Thursday, June 15, 2006

More books! Do I need more?

Yesterday, I attended a book sale, as mentioned in an earlier post. I hadn't planned to go, wasn't in the mood. So many books, no organization, piled Helter-Skelter throughout a small conference room.

The energy level at these sales are high, reminiscent of a shopping mall the day after Thanksgiving. People rush in, stuff their bags, then proceed to squeeze, push, bump, knock, snatch, trip and hoard books with such rudeness, it takes the patience of steel to remain professional. Yesterday, for many reasons, my patience was thin. So when I entered the building, and saw the comotion, I went straight to my desk. Toward the end of the day, however, I changed my mind. It being late in the afternoon, 30-minutes before the sale would close down, I figured the room would be mostly empty. My assumptions were right. I was alone...for about 5 minutes. Everyone must have had the same idea as me, because, before long, I found myself in the center of a mob. Turns out, an email had been sent, announcing the final sale — $1dollar per hardcover, 50-cent per softcover. It was Christmas in June.

Though the selection was picked over, there were still hundreds of books. For myself, I picked up Edward Sorel: Literary Lives, and The Embrace of a Father. For the wife, I found T.D Jakes, Momma Made the Difference, as well as a copy of the infamous de-shelved, How Opal Mehta Got Kissed, Got Wild, and Got a Life. Ok, admittedly, the book is plagiarized. But, we haven't read the books the author "borrowed" from, so we wouldn't know the difference anyway. I also spotted a copy of Red Polka Dot in a World Full of Plaid. Since I know the author, I had the impulse to point, yell and wave "Hey, this is a good book, and the author reads my blog!" I elected to exercised self control, however. I paid 7-bucks for 7 new books. Cool, what a deal!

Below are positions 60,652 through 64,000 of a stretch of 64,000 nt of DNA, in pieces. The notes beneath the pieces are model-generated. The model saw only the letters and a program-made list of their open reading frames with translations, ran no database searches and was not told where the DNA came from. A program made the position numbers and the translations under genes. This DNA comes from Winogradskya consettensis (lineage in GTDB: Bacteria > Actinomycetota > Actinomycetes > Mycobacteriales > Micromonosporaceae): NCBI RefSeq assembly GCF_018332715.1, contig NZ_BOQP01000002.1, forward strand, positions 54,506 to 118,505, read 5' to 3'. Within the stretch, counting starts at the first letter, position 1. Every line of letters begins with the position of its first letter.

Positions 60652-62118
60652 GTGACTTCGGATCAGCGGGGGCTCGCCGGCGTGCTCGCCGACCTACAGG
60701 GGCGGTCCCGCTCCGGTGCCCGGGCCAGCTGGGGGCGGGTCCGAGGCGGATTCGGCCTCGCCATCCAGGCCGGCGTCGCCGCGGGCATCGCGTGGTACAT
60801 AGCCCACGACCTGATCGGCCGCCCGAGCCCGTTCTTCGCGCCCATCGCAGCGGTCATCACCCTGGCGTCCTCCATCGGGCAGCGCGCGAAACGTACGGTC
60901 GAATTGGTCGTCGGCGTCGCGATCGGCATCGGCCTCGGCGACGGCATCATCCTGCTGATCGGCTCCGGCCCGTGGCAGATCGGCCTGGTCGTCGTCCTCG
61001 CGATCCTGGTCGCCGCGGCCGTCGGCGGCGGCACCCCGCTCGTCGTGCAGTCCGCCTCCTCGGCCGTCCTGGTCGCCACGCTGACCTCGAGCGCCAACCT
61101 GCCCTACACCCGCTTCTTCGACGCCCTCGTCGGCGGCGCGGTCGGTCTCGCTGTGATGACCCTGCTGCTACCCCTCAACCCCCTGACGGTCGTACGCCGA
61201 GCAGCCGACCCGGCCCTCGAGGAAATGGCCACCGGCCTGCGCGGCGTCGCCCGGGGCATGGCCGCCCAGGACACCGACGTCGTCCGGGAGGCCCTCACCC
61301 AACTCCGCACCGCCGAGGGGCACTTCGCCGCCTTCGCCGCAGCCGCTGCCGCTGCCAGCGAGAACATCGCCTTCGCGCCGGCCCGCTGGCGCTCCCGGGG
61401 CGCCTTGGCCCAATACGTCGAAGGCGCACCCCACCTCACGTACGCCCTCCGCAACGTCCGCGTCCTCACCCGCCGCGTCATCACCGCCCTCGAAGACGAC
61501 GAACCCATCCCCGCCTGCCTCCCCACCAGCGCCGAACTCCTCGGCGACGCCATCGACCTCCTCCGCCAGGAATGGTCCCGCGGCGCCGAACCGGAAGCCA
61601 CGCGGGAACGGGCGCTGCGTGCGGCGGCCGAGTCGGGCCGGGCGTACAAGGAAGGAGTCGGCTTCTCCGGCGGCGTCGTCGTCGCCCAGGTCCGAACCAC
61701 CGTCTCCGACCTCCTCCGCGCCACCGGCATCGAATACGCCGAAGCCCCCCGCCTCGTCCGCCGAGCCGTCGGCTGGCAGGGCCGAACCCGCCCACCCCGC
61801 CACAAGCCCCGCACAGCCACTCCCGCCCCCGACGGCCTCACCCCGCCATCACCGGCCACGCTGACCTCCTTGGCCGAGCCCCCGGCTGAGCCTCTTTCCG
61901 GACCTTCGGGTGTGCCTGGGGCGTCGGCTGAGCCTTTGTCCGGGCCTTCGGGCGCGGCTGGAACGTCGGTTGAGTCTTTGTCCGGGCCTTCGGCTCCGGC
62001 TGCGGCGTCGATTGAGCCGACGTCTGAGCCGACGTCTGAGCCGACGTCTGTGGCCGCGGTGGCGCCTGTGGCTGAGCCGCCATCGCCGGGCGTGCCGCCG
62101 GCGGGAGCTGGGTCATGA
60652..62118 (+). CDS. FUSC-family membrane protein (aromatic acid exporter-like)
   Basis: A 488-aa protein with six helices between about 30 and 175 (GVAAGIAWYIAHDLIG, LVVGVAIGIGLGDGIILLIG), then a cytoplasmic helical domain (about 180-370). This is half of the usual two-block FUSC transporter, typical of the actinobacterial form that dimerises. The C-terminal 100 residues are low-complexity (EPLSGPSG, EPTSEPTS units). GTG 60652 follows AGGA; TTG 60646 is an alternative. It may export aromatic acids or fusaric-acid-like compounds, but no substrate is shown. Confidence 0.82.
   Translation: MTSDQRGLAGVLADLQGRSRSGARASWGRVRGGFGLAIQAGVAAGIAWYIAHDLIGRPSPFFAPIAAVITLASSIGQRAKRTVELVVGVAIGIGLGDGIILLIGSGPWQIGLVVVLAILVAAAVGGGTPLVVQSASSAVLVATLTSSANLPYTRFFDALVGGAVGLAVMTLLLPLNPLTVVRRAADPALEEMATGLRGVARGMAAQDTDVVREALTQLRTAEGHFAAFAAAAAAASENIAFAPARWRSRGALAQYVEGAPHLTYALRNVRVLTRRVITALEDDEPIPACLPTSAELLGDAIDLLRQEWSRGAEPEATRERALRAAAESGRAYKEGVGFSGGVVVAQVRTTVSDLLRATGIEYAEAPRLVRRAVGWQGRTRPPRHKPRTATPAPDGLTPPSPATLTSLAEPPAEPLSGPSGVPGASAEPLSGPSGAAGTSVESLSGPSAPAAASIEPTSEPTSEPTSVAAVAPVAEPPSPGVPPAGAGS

As I stood in line to pay for my books, I noticed a young African American lady had purchased Red Polka Dot; I couldn't resist. "That's a good book; I know the author; He lives in Austin; He's African American; It's an Essence bestseller," I informed her, my face sliced up from an earlier shaving accident. She just looked at me without saying a word.

I can be such a dweeb.


Kim said...

No. You are not a dweeb! The person who gave you THE LOOK is a dweeb. I went to an author event last night (geared to kids) and the author, Lisa Campbell Ernst, said that she loves doing author/book events because she gets to be around people who love books and it's like a big party! Don't you wish more people felt that way?

Varian Johnson said...

Hey, I appreciate it. I agree, I think the lady is a dweeb (actually, I can think of some words that are a lot harsher, but I'll show some restraint). Thanks for looking out for a brotha.

rindawriter said...

The "lady" ahem did not act like a big time she did not act like a lady!